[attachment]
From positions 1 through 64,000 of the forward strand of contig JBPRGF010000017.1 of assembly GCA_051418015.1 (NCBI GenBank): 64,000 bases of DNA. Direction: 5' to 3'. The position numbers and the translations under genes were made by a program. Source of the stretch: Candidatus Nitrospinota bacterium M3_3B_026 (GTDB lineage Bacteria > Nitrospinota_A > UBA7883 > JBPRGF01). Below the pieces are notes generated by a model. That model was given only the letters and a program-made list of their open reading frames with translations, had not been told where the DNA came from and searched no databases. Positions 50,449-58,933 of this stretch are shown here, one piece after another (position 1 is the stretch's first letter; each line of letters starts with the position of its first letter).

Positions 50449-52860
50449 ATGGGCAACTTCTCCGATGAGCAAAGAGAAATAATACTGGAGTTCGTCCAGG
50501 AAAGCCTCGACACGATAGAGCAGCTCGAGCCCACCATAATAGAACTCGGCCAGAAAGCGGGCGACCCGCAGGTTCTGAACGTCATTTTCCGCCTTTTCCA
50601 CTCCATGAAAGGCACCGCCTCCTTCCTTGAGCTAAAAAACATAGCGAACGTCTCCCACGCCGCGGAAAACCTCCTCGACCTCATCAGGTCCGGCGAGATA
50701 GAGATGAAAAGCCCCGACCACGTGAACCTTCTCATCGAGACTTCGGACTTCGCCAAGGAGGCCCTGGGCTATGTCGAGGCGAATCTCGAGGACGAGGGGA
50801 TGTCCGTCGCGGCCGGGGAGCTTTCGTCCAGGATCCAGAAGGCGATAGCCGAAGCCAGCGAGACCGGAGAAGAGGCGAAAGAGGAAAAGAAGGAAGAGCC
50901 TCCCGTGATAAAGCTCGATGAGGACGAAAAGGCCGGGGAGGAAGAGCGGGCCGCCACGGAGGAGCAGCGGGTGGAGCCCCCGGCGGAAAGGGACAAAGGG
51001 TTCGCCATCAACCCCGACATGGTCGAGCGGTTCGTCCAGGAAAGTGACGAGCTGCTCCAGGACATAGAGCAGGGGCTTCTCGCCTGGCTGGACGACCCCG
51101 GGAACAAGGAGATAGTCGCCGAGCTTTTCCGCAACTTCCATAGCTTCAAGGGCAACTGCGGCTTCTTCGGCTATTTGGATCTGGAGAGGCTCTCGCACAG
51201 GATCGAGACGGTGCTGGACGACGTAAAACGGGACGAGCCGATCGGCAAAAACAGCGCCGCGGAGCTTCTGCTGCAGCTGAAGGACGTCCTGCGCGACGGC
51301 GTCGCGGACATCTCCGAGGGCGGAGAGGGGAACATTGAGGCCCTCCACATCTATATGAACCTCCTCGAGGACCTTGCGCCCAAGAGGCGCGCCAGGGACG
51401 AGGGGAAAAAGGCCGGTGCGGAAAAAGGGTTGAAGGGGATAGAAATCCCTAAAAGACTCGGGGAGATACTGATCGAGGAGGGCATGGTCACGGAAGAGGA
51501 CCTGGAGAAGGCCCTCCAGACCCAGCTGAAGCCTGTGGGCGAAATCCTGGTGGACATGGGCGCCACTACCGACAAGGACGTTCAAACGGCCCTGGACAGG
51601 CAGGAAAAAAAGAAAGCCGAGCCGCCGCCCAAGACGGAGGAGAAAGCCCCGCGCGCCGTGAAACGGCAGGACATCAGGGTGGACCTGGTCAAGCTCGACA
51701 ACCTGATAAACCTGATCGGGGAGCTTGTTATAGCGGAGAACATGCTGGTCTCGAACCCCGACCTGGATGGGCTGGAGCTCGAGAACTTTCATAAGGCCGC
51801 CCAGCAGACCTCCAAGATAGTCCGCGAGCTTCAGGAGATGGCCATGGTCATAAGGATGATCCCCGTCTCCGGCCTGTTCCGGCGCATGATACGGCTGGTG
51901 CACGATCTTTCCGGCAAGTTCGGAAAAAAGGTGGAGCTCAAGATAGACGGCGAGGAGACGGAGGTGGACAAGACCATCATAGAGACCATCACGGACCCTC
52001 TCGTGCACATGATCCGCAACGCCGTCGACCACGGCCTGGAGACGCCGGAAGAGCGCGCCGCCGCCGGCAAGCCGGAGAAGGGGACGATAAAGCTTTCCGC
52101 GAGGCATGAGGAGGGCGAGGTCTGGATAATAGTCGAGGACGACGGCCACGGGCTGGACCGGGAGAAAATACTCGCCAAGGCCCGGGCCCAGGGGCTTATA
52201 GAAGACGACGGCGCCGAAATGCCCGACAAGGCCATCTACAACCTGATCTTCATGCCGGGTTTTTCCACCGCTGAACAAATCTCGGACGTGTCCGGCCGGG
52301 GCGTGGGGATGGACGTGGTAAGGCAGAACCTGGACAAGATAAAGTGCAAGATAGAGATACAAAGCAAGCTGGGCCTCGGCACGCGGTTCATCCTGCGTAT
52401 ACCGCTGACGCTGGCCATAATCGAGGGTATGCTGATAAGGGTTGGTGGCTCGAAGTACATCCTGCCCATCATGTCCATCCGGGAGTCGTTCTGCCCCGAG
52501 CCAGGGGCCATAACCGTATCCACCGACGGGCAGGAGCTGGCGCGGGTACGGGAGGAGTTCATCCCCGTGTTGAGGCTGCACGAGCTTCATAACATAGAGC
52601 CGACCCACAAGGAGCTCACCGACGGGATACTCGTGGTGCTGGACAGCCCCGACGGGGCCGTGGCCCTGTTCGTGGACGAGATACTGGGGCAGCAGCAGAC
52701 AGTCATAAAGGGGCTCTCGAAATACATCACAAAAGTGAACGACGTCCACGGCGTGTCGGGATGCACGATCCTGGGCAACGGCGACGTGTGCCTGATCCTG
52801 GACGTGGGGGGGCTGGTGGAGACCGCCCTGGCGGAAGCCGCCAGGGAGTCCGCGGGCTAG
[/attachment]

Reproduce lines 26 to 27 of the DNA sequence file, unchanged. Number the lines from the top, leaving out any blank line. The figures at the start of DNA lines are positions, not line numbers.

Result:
52701 AGTCATAAAGGGGCTCTCGAAATACATCACAAAAGTGAACGACGTCCACGGCGTGTCGGGATGCACGATCCTGGGCAACGGCGACGTGTGCCTGATCCTG
52801 GACGTGGGGGGGCTGGTGGAGACCGCCCTGGCGGAAGCCGCCAGGGAGTCCGCGGGCTAG